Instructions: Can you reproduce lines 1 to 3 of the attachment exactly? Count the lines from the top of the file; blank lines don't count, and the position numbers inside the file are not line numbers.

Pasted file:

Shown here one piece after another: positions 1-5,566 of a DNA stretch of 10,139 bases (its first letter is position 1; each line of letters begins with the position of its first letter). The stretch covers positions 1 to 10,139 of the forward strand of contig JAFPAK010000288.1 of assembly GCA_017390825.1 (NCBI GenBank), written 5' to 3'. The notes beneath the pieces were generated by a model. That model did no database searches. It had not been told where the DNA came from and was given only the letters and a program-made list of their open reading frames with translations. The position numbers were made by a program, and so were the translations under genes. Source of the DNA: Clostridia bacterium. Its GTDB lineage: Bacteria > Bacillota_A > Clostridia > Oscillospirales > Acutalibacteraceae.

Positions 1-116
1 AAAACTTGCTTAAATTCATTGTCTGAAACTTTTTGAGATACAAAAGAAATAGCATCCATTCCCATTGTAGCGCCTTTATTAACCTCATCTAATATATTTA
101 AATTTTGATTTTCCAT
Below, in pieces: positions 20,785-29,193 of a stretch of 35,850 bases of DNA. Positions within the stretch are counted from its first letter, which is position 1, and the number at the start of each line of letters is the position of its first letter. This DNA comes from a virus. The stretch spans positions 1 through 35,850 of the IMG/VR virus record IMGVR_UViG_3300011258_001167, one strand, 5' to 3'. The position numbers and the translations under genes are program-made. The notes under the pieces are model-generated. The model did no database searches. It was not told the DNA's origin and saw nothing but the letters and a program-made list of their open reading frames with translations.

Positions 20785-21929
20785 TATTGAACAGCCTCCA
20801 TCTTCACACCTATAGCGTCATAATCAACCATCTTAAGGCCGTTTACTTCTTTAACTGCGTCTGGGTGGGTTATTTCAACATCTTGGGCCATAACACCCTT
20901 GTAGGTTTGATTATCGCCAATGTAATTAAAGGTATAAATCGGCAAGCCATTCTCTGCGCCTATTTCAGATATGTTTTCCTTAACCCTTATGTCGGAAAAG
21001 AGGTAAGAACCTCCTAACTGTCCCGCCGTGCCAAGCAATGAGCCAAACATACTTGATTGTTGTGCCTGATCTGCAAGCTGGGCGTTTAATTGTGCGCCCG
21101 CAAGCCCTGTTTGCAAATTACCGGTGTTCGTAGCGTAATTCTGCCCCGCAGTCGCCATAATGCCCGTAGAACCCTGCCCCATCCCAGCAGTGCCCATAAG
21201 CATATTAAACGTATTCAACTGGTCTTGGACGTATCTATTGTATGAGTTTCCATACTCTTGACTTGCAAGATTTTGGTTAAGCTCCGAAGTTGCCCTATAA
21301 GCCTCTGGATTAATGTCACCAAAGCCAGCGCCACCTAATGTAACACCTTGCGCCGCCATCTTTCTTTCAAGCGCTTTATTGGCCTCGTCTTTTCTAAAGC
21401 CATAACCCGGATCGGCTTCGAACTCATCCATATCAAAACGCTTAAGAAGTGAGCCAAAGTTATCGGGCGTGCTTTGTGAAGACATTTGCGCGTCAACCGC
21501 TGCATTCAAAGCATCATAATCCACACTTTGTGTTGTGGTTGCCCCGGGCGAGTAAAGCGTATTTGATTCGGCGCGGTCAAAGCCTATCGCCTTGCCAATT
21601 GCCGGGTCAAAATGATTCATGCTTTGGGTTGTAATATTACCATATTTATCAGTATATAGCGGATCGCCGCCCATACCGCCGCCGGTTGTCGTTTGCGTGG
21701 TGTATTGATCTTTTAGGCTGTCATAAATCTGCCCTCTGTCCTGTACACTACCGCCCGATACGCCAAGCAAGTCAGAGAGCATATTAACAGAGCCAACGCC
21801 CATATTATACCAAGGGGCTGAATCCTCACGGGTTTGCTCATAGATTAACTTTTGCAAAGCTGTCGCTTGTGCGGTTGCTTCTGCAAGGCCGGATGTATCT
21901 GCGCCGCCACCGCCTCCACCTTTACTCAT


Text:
Shown here one piece after another: positions 1-5,566 of a DNA stretch of 10,139 bases (its first letter is position 1; each line of letters begins with the position of its first letter). The stretch covers positions 1 to 10,139 of the forward strand of contig JAFPAK010000288.1 of assembly GCA_017390825.1 (NCBI GenBank), written 5' to 3'. The notes beneath the pieces were generated by a model. That model did no database searches. It had not been told where the DNA came from and was given only the letters and a program-made list of their open reading frames with translations. The position numbers were made by a program, and so were the translations under genes. Source of the DNA: Clostridia bacterium. Its GTDB lineage: Bacteria > Bacillota_A > Clostridia > Oscillospirales > Acutalibacteraceae.

Positions 1-116
1 AAAACTTGCTTAAATTCATTGTCTGAAACTTTTTGAGATACAAAAGAAATAGCATCCATTCCCATTGTAGCGCCTTTATTAACCTCATCTAATATATTTA